vor 10 Monaten

BORA Magazine 01|2023 – English

  • Text
  • Bora
  • Cooktop
  • Extractor
  • Filter
  • Inlet
  • Induction
  • Stainless
  • Recirculation
  • Cooktops
  • Vapours


EXPERIENCE HOME STORY Low clouds nestle against the lush green hills that separate Wales from England. This area of the world, the Brecon Beacons National Park, is characterised by vast moorlands, picturesque valleys and stunning waterfalls, and is often regarded as one of the UK’s most enticing regions. In its midst is a small farmstead. The traditional Welsh cottage from the 17th century is home to Finn and Clare Beales and their children Harlan and Seren and has been owned by the family for decades. The Beales share the large plot with a whole array of animals: horses, sheep, chickens, guinea pigs, honey bees and their dog Otto. As a successful photographer, Finn Beales has a busy work diary. Not only does he travel around the world for shoots but he also directs film projects and has already published two books about photography. “My job requires a lot of creative energy and that can sometimes be stressful”, he says. This makes it all the more important for him to be able to relax at home and recharge his batteries. “Comfort, security and peace and quiet that’s what home is about for me.” Speaking of home, Beales grew up in the Welsh countryside and after several years in the hustle and bustle of Brighton and London, he and his wife decided to return to there, in part due to 66 BORA MAGAZINE

Far left: Finn Beales picks his home-grown vegetables. In addition to tomatoes, he and his family also grow courgettes, aubergines, carrots and beans. Left: The BORA Professional 3.0 extracts the steam almost silently while cooking. Below: The Beales cook fresh vegetables on the Tepan stainless steel grill almost every single day: “Cooking is suddenly such a visual experience. Our guests love it!” Right: The Beales family spends a lot of time in the garden, where they’ve created themselves a little piece of paradise. planning a family. “We wanted our children to grow up in the countryside. In a place where you feel safe to leave your door open”, says Beales. Clare’s grandfather bought the cottage as a holiday home in the 1960s before passing it on to his son, who in turn sold it to Clare and Finn. “It was pretty run down when we moved in over 15 years ago”, recalls Beales. “We’ve had it re-roofed and are in the process of replacing the windows... it’s a never-ending story.” Beales laughs, as despite all the work, the old farmhouse has something wonderful to offer: its history. Joiners have carved their names or initials into the wooden beams, some of which are over 400 years old. “It reminds me just how many people were here before us and how many will come after us too”, explains Beales. The dark, cosy rooms in the original part of the house invite you to retreat to their warmth, especially in winter, and watch as storms roll in through the valley. In 2020, Finn and Clare decided to create more space and light. “We wanted a contemporary extension, but not something shiny and modern as we didn’t want to destroy the traditional cottage’s beauty. The new-build section had to respect the existing one.” To achieve the desired result, the couple selected perfectly imperfect materials: bare plaster walls, sealed with beeswax rather than paint. Knotted oak. Uneven concrete floors. Welsh slate and brushed brass fittings. These materials develop a patina over time an important design feature for Beales. Even from the outset, it was clear that the kitchen should be the heart of the extension. BORA MAGAZINE 67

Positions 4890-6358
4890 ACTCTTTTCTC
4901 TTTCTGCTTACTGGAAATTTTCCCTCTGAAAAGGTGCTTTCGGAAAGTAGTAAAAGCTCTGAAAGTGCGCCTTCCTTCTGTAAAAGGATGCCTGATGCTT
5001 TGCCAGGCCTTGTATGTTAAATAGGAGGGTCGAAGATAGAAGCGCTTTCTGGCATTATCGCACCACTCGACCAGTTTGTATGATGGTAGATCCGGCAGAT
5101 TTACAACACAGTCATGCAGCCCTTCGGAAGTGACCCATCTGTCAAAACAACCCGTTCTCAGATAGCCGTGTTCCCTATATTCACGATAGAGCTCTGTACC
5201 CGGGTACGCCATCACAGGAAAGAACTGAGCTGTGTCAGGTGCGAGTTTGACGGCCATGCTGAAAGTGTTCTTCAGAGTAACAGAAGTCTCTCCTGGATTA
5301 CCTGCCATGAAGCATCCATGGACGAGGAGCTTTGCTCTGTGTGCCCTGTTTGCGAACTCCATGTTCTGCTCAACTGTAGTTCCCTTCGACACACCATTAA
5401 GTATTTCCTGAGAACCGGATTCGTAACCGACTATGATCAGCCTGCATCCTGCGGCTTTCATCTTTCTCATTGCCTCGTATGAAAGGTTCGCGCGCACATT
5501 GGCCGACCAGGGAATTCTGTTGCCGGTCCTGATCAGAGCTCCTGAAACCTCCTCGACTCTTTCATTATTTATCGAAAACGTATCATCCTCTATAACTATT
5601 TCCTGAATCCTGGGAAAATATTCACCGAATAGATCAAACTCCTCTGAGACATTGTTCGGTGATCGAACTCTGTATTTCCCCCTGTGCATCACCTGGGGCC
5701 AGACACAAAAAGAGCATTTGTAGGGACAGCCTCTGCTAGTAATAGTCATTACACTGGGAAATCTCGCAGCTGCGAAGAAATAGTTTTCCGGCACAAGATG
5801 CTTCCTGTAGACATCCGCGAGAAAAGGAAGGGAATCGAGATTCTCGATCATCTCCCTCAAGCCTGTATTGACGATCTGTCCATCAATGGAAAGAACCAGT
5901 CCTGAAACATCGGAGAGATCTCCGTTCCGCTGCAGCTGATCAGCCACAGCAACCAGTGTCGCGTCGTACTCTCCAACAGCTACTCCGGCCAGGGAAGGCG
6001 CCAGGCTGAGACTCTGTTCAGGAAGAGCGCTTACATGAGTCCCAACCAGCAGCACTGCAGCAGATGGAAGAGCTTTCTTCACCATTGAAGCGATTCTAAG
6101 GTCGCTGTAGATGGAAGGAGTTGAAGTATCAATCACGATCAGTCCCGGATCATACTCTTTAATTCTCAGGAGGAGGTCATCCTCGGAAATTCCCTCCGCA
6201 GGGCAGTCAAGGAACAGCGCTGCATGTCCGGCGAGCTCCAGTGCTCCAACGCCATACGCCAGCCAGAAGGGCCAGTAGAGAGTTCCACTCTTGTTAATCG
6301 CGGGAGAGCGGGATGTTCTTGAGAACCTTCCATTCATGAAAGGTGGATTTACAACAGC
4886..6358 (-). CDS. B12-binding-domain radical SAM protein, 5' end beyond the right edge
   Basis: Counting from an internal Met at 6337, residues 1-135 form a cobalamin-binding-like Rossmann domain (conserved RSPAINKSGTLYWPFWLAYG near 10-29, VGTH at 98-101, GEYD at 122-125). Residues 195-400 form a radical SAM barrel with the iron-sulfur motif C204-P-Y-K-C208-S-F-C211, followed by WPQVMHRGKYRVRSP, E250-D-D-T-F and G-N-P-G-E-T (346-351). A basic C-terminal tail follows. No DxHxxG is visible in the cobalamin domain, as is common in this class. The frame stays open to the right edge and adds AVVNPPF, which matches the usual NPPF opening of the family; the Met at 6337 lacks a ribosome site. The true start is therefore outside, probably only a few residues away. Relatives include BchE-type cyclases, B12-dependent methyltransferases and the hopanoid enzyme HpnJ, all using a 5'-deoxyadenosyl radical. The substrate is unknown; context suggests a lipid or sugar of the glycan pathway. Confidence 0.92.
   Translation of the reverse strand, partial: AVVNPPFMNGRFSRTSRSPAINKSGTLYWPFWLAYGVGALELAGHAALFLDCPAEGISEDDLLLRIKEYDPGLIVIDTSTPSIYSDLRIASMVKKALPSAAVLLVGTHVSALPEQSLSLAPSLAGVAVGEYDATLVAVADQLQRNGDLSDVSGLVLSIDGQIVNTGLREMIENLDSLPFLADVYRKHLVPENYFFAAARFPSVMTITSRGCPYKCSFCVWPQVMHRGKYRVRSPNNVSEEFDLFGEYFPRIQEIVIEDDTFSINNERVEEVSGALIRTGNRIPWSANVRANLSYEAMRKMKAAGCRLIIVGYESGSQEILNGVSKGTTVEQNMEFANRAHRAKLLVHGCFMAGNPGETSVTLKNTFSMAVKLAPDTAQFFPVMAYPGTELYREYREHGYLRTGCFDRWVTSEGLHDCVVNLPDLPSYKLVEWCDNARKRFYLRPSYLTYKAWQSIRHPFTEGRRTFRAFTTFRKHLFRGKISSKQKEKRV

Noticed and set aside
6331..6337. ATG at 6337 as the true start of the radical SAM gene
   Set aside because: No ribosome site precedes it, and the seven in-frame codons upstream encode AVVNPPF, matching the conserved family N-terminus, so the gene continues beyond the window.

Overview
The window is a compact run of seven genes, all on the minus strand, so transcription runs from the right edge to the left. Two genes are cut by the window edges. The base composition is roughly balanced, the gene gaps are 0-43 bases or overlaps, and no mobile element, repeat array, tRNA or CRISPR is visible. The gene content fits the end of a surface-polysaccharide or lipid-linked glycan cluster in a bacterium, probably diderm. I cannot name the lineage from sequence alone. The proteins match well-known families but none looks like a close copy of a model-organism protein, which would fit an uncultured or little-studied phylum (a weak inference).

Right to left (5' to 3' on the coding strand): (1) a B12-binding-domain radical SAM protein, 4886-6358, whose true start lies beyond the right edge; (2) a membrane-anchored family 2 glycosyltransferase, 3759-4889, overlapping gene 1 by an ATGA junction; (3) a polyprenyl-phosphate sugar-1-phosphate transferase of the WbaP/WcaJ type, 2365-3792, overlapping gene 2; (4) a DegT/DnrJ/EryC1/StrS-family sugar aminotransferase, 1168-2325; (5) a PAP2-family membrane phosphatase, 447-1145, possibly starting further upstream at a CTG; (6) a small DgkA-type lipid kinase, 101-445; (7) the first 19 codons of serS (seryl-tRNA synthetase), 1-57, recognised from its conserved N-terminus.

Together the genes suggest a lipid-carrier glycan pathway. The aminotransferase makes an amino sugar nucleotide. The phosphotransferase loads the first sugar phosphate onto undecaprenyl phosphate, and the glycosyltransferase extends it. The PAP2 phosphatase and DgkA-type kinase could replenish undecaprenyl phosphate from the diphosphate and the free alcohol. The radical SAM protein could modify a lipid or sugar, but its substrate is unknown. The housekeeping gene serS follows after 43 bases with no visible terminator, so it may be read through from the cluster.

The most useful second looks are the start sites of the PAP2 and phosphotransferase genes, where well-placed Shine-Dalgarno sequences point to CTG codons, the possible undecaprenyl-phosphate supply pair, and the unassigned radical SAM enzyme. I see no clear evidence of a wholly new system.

© Copyright 2018 BORA Vertriebs GmbH & Co KG